A couple of things occurred over the weekend that made me think a lot about access to healthy resources in our communities. The first was was bantering with the friend of a friend on Facebook about obesity being a product of miseducation rather than personal choices, and the second was traveling across the south to visit my bestest girlfriends in semi-rural Mississippi.
My friend's friend made the assertion that obesity is less the fault of someone making destructive choices than the fault of the community at large for demonizing being overweight and not educating people about how to be healthy. I disagreed. While education is important, ultimately it is the hand-to-mouth actions that we each take as independent adults that influence our weight, and it doesn't take an advanced degree to figure out that the path to wellness is not paved with doughnuts. He countered that we should accept our country as a population of overeaters and overweight people. I was incredulous.
Then I ventured outside of my insulated, utopic, upper-middle class environment and realized that I am a lucky, lucky lady. I live in a community with at least three organic grocery stores, multiple weekly farmer's markets, health food stores and restaurants, and whole grain/gluten free/vegan/everything else you can imagine products on the shelves of my corner grocery store. As I walked the aisles of a grocery store in this affluent north Mississippi community, it was very challenging to find products that met my personal standards for nutrition. Instead, I was surrounded by high-sugar, overly-processed, preservative-laden food...and the parents who buy it for their kids because they just don't have any other choice. They live in a Sabotage City. It made me so sad.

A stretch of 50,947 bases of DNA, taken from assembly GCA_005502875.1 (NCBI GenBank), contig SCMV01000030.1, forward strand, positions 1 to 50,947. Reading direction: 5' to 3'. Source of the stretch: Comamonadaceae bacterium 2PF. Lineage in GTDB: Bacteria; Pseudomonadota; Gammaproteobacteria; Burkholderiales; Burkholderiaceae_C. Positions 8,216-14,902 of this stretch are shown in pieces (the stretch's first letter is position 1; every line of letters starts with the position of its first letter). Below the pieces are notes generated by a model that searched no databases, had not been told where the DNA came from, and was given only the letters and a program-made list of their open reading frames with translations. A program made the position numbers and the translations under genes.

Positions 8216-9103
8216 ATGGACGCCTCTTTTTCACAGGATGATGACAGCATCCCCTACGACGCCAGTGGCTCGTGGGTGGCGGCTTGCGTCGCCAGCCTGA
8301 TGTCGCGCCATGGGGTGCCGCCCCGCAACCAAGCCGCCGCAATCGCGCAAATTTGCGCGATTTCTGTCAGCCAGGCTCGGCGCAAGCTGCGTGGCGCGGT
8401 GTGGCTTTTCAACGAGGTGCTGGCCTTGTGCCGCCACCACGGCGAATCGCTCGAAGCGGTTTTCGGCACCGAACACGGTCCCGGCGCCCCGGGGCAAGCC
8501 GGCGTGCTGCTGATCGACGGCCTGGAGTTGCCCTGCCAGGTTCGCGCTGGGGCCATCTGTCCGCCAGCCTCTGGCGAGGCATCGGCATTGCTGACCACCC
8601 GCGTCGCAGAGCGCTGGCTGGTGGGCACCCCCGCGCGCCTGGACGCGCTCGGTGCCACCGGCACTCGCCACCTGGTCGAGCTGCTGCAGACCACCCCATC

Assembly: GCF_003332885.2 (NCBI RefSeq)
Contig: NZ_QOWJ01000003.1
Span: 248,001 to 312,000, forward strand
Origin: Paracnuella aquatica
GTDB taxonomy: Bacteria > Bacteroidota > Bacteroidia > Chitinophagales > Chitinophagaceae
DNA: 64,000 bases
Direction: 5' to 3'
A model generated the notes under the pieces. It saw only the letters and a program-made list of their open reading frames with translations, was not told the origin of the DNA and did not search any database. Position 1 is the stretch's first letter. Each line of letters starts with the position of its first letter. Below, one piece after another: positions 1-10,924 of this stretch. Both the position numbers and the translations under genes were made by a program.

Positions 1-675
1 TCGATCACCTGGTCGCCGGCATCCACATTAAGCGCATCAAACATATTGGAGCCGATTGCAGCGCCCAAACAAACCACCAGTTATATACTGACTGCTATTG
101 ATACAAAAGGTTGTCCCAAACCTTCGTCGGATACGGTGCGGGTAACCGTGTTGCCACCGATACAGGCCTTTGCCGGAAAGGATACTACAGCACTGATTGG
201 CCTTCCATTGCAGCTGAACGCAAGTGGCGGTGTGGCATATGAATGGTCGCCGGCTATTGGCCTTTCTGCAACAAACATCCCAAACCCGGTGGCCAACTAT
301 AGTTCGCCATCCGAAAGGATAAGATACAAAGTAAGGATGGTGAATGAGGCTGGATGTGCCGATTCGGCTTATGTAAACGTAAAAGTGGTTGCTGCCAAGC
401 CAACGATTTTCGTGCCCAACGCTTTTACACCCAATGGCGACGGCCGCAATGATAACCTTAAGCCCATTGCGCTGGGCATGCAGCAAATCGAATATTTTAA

And it made me so angry because how can our country get healthier when we can't even find healthy food in our grocery stores? I do believe that you can shop and eat healthy even in a Sabotage City by eating clean: veggies, fruits, and lean meats. I even blogged about it back in May of last year. But with kids in the house, even the most staunchly healthy clean-eating families are likely not going to live on produce and lean meats alone. They need access to whole grain breads, pastas, rice, cereals, and most importantly, the education necessary to know why its important to choose those products.
When I got home yesterday, I went to the grocery store to stock up for the week ahead. As I filled my buggy with the healthy products I had taken for granted, I was overwhelmed with frustration. Bringing education about healthy choices to a community is vital...and providing access to healthy products is non-negotiable. I still contend that our health is dictated by our choices. We need better choices.
How do we do that? How can I help?